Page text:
that was created would be an instance of a subclass.

So to get back to your question: yes, there are non-evil
uses for __subclasses__. Weird perhaps, but non-evil.
Non-standard, sure . Too clever for my own good, very likely.

Regards,

Ruud

--
Ruud de Jong

'@'.join('.'.join(s) for s in (['ruud','de','jong'],['tiscali','nl']))
Jul 19 '05 #16

P: n/a
Ruud de Jong wrote:
Steven Bethard schreef:
But unless the person eval-ing your code *only* writes immaculate
code I can see that you can probably screw them. ;) I wonder why
__subclasses__ isn't a restricted attribute... Is it ever used for
something that isn't evil? ;)

STeVe


Completely off topic, but I just cannot resist showing off.
Some time ago I used __subclasses__ in a way that is not evil. I
think.

The details are described in the following thread:
http://groups.google.nl/group/comp.l...ead/thread/5c1
ccb986c66cdc1/

A summary: I used __subclasses__ to apply the Chain-of-Responsibility
pattern to object creation. The code would appear to instantiate
an object of the root of a class hierarchy, but the actual object
that was created would be an instance of a subclass.

So to get back to your question: yes, there are non-evil
uses for __subclasses__. Weird perhaps, but non-evil.
Non-standard, sure . Too clever for my own good, very likely.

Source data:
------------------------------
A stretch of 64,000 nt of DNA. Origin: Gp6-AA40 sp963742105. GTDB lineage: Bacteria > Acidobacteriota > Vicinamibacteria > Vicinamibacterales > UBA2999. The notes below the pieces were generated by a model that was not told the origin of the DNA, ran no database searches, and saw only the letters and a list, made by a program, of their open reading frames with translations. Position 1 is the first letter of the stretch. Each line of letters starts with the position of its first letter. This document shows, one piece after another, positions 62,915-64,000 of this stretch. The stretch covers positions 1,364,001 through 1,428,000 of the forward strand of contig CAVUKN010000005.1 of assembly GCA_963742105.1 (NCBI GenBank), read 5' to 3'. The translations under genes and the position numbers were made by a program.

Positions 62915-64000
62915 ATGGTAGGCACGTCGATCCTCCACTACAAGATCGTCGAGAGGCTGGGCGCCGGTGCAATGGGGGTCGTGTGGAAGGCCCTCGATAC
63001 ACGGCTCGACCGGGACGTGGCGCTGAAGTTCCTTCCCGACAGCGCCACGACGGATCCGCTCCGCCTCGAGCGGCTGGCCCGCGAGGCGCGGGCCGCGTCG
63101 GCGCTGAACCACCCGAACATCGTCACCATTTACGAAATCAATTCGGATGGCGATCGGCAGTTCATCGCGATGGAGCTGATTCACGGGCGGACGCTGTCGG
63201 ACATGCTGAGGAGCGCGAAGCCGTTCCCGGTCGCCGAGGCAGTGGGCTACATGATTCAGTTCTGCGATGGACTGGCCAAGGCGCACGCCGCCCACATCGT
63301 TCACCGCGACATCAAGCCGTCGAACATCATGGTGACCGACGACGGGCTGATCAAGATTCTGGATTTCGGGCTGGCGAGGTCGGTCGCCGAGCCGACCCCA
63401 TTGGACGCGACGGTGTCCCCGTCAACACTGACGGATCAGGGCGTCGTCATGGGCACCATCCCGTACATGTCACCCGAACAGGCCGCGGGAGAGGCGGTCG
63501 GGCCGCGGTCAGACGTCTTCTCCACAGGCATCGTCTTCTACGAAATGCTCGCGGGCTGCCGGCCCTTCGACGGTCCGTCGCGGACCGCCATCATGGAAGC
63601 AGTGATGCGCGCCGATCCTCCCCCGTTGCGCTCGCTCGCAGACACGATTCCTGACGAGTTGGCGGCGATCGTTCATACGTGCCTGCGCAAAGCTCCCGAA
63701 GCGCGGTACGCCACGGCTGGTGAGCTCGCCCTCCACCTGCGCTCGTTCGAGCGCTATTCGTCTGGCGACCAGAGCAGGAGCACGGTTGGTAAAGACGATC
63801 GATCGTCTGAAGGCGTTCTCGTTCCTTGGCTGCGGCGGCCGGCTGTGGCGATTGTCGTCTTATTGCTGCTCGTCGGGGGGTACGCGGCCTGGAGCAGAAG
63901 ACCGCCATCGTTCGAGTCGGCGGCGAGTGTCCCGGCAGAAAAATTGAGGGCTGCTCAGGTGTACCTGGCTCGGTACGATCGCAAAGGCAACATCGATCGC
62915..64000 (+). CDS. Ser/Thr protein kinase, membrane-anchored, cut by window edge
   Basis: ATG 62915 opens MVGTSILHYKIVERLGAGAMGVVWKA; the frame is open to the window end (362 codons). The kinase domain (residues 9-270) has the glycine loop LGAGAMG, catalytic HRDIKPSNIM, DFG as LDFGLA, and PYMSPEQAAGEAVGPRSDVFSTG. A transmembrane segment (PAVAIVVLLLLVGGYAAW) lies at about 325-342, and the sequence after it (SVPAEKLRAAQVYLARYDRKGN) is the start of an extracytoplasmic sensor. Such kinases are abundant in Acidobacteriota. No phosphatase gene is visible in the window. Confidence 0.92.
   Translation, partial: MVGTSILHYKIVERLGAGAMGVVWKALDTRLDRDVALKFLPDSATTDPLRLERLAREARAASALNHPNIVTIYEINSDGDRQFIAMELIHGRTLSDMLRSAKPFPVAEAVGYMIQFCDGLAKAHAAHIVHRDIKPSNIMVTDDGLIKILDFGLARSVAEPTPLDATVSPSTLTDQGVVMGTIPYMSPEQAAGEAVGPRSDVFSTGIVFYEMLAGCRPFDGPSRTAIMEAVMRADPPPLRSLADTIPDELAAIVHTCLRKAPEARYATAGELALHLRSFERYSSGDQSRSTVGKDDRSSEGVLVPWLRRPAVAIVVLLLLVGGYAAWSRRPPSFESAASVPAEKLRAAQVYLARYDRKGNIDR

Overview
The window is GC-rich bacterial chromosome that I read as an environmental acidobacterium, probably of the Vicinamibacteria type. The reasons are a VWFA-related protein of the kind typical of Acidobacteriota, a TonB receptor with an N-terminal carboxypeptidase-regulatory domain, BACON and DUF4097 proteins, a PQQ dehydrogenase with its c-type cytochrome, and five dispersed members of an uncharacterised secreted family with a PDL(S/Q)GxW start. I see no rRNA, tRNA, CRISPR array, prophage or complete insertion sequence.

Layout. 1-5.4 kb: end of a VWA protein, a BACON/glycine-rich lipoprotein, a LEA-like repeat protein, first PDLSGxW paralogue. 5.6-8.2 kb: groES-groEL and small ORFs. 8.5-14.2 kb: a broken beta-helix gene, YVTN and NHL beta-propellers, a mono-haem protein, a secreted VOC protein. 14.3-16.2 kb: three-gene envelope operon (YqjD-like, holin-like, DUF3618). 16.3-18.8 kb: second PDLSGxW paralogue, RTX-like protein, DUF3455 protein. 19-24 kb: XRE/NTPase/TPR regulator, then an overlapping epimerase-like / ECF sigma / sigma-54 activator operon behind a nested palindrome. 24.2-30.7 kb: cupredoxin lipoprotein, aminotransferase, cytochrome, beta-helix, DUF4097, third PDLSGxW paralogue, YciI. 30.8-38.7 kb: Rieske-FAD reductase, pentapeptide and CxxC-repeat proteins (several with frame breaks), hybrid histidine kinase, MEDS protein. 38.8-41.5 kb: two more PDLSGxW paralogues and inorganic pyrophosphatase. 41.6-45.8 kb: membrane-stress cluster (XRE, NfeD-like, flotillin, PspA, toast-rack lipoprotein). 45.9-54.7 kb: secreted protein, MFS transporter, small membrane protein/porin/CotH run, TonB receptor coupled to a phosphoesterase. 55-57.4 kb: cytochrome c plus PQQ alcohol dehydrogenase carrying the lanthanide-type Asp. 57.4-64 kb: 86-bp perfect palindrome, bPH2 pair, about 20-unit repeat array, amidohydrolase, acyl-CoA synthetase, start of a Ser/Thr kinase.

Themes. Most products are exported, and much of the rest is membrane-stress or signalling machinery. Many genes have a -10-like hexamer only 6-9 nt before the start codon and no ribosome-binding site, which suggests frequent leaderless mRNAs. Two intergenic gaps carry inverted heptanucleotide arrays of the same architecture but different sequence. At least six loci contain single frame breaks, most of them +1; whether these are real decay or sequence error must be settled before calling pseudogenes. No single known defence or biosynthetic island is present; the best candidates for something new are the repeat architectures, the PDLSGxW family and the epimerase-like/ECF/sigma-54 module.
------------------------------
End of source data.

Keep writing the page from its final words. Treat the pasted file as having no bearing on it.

I've done almost exactly the same thing. The base class uses __subclasses__
to find the best matching subclass based on the factory parameters. In my
case I was retrieving files from the web, so I had a base Handler class and
created HtmlHandler, ImageHandler &c.

class Handler(object):
'''Class to process files'''
__map = {}

@classmethod
def _resolveClass(klass, isdir, name):
map = Handler.__map
if not map:
for c in klass.__subclasses__():
for ext in c.Extensions:
map['.'+ext.lower()] = c

if isdir:
klass = FolderHandler
else:
ext = os.path.splitext(name)[1].lower()
if ext not in map:
map[ext] = DefaultHandler

klass = map[ext]
return klass(name)

@classmethod
def fromPathname(klass, name, path, uri, db):
isdir = os.path.isdir(os.path.join(path, name))
obj = klass._resolveClass(isdir, name)
obj._initialize(name, path, uri, db)
return obj

@classmethod
def fromUrl(klass, uri, text, db=None):
... and so on ...

and then subclasses such as:

class ImageHandler(Handler):
Extensions = ('jpg', 'jpeg', 'gif', 'png')
type = 'Image'

class DefaultHandler(Handler):
Extensions = ('',)
type = 'Ignored'

This also contains the only code I think I've written with a class
definition in a for loop:

# General categories
EXTENSIONS = {
'js': 'javascript',
'php': 'php',
'doc': 'Word Document',
'xls': 'Spreadsheet',
'ppt': 'Powerpoint',
'css': 'Stylesheet',
'swf': 'Flash',
'pdf': 'File',
'rtf': 'File',
'zip': 'File',
}

Classes = []
for ext in EXTENSIONS:
class GeneralHandler(Handler):
Extensions = (ext,)
type = EXTENSIONS[ext]

Classes.append(GeneralHandler)
Jul 19 '05 #17